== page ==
Children of anxious parents are more at risk of developing an anxiety disorder. But there's welcome news for those anxious parents: that trajectory toward anxiety isn't set in stone.

Therapy and a change in parenting styles might be able to prevent kids from developing anxiety disorders, according to research published in The American Journal of Psychiatry Friday.

Roberta (far right) with her father and two brothers. The younger brother went to Mexico with her parents.
Courtesy of Roberta Lirma

When Roberta Lirma thinks of her childhood, she pictures her whole family together, outside their light brown apartment building in Auburn.

Her dad would be fixing the car, while her mom sat on the stairs and watched Lirma and her two brothers play.

"We would climb trees or go to the store with our friends," she remembered. "I miss that."

Amane Robale (second from right) is surrounded by five of her younger siblings. There are 10 children in the family in all.
Courtesy of Amane Robale

Amane Robale is adjusting her mom's bed while chatting with her. "Hey, mama. Hi, mama. How are you? How's your day?" 

Her mom, unable to speak, quietly moans. Robale turns on her mom's feeding tube.

Can Family Secrets Make You Sick?

Mar 2, 2015

In the 1980s, Dr. Vincent Felitti, now director of the California Institute of Preventive Medicine in San Diego, discovered something potentially revolutionary about the ripple effects of child sexual abuse. He discovered it while trying to solve a very different health problem: helping severely obese people lose weight.

Newborn baby with big brother and mom.
Flickr Photo/Sheila Dee (CC BY-NC-ND 2.0)

The City of Seattle may soon offer its employees four weeks paid leave to take care of a new child. Mayor Ed Murray and City Council Member Jean Godden laid out the details Monday at a news conference.

Godden said paid parental leave helps reduce the gender wage gap and that women who work and have kids will be better supported.

Stumping in Kansas after his State of the Union, the president said that for most parents working today, child care is more than a "side issue," and that improving access "is a national economic priority for all of us."

For someone who is blind, a simple click can be the sound of sight.

Colleen Kelly Starkloff was working at a nursing home when she met her future husband, Max Starkloff.

"Here comes this guy into my office," Colleen, 65, told her daughter Meaghan Starkloff Breitenstein, 34, at StoryCorps. "Drop-dead gorgeous."

Max was in a wheelchair. He was nearly killed in a car accident in his early 20s, leaving him quadriplegic. "He couldn't use his fingers or his hands, but he could get his left arm around me to hug me, and that was fine with me," Colleen said of their first encounter. "And I was smitten."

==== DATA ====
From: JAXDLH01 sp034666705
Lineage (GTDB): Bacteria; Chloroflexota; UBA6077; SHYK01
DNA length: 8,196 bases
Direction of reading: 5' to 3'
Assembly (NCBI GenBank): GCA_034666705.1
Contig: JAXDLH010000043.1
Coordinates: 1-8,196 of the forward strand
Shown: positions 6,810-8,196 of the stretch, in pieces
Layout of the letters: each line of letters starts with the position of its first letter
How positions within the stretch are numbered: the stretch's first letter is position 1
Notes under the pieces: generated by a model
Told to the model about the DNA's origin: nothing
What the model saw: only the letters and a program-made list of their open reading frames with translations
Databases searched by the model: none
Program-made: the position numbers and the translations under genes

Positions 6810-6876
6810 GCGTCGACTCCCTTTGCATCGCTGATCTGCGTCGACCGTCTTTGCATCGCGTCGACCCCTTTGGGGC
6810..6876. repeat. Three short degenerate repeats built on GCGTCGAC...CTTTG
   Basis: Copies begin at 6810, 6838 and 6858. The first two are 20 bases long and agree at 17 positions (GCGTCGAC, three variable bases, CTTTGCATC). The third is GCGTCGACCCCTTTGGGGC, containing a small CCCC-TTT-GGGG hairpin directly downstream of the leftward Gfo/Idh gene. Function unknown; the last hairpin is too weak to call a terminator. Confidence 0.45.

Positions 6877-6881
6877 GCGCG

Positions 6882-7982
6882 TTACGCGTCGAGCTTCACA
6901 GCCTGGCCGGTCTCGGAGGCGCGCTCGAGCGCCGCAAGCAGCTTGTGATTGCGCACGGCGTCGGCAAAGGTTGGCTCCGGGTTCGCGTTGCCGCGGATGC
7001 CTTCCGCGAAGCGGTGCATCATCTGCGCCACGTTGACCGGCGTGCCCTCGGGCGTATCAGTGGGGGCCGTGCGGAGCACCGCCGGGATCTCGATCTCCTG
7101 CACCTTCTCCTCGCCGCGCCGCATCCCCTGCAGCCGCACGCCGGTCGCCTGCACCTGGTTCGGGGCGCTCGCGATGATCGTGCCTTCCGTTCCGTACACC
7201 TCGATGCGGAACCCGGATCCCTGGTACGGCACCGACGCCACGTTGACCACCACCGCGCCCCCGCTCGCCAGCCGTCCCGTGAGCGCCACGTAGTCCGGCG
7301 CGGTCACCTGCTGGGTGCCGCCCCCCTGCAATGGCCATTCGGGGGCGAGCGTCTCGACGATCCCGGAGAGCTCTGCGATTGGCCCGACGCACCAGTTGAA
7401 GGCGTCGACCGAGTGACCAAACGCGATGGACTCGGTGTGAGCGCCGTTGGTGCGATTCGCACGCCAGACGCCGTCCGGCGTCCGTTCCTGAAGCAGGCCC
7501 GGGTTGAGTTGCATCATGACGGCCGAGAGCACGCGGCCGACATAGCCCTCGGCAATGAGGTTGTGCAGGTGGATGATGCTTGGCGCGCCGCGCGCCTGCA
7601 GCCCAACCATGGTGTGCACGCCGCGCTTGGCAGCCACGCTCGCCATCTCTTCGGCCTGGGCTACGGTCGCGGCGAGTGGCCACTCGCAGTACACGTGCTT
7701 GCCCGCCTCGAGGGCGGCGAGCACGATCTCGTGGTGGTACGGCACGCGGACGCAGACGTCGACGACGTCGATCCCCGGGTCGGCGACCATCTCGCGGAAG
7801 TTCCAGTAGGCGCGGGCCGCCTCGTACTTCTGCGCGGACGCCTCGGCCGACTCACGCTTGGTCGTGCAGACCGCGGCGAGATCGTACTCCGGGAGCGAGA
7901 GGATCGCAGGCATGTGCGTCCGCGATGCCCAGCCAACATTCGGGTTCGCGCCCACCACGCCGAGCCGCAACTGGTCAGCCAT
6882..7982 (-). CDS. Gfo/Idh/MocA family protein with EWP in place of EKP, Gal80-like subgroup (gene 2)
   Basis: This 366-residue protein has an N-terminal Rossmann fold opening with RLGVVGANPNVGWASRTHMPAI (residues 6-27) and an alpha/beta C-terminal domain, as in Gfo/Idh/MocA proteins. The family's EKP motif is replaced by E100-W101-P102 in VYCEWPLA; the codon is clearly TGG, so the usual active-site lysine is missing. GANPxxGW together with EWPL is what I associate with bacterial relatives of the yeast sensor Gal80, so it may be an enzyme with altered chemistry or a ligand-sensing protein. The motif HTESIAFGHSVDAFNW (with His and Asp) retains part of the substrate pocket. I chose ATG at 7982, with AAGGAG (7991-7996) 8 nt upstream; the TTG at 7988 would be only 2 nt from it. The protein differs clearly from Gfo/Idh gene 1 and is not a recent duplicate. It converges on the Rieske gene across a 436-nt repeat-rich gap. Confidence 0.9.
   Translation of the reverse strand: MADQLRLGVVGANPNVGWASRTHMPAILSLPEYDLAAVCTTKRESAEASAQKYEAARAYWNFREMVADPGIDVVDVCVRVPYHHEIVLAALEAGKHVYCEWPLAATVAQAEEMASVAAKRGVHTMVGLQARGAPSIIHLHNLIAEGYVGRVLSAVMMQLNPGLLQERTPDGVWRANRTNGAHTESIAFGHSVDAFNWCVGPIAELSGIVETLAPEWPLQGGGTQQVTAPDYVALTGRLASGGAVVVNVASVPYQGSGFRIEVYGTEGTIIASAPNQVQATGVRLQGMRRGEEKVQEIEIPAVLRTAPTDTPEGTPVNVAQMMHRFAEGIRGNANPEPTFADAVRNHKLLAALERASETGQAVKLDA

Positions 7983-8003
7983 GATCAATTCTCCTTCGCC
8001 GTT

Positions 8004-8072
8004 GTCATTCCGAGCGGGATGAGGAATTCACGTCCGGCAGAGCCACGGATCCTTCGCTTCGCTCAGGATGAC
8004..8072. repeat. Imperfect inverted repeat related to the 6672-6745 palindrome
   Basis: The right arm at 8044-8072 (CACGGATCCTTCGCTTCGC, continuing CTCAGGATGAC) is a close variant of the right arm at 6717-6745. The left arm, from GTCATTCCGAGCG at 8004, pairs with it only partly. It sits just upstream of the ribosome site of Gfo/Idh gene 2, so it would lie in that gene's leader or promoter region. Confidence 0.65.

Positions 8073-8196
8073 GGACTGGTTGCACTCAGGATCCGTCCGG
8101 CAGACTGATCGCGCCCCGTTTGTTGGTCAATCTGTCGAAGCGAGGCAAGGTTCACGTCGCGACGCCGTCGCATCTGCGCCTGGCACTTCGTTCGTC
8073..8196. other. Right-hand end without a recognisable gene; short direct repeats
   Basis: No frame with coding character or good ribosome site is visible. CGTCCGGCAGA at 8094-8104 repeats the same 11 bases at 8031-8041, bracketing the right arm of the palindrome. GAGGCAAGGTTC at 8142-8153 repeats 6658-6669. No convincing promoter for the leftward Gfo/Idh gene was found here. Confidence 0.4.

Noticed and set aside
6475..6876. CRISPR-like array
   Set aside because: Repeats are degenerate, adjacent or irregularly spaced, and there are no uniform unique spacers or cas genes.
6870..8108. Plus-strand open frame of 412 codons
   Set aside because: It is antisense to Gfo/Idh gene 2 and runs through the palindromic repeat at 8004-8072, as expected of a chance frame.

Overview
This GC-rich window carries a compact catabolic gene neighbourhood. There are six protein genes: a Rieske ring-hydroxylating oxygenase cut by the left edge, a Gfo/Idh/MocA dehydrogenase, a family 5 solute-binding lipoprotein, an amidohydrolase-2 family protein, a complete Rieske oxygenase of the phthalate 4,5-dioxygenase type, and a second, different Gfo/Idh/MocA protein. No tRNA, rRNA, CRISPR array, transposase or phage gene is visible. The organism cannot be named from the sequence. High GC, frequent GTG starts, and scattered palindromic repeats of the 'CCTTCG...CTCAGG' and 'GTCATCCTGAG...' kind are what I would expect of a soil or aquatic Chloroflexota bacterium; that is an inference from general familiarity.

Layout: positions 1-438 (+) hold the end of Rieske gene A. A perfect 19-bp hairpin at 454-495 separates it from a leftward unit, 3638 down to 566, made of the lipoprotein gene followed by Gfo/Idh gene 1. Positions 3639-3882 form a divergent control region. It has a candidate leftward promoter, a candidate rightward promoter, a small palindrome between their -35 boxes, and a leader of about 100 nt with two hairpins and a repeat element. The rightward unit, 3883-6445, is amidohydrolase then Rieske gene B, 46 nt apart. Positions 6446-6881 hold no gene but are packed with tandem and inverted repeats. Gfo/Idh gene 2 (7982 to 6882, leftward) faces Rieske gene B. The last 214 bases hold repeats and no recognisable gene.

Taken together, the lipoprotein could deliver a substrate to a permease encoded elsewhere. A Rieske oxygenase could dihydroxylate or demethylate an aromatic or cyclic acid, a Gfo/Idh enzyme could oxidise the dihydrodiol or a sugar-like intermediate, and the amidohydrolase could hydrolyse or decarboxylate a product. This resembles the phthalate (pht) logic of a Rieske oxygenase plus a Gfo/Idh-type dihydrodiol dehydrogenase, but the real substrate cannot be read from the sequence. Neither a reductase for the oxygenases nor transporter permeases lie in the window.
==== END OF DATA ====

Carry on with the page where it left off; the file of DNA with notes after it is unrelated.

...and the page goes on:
When Alysia Abbott was 22, her dad died of AIDS. It was San Francisco, 1992. Even though her dad was out as a gay man at the time, she wasn’t out about his illness.

There was so much shame and stigma, and she didn’t know anyone else who shared her experience. Not until many years later, when she met Whitney Joiner, who had also lost her father to AIDS the very same year, in rural Kentucky.

The State Department launched a program this month that creates a safe passage to the United States from Central America. It would give some U.S.-based Latino parents the chance to bring over children they left in their home countries.

More than 57,000 child migrants made the trip across the U.S.-Mexican border this year. Many report being physically and sexually abused along the harrowing journey.

Program Seeks To Help Men Be Good Fathers

Jun 13, 2014

Sunday is Father’s Day, and there are many men who are now fathers who did not have a dad when they were growing up — someone who might be a role model, and teach them right from wrong.

In Milwaukee, one organization is working to help dads strengthen their relationships with their kids, even after the family has broken apart.

From the Here & Now Contributors Network, Erin Toner of WUWM reports.

Flickr Photo/hapal (CC-BY-NC-ND)

Steve Scher talks with Norma Rosenthal and Toby Donner about the joys and pitfalls of caring for aging parents. They share their own experiences on the blog "Girlfriends With Aging Parents."

Ayodeji Ogunniyi was a pre-med student when his father was murdered by three young men. So Ogunniyi decided that becoming a teacher, not a doctor, would help ensure his father's death was not in vain. (This StoryCorps interview initially aired Oct. 30, 2011 on Weekend Edition Sunday.)

KUOW Photo/Daniel Berman

The shock is wearing off in Darrington and Oso.

Nearly a month after the devastating mudslide destroyed a neighborhood and wiped out the highway between the two towns, people are trying to find a "new normal" in a place where nothing will be the same again.

KUOW Photo/Liz Jones

A steady protest has hung over an immigration lockup in Tacoma for more than a month.

In March, hundreds of detainees went on hunger strike. Outside the gates, families and supporters have gathered daily, waving signs that read “No More Deportations.”

A large crowd is expected outside the facility again this Saturday, as part of a national campaign. The protest has grown out of frustration about an impasse on immigration reform as detainees fight to avoid deportation and separation from their families.

‘I Wouldn’t Be Another Number’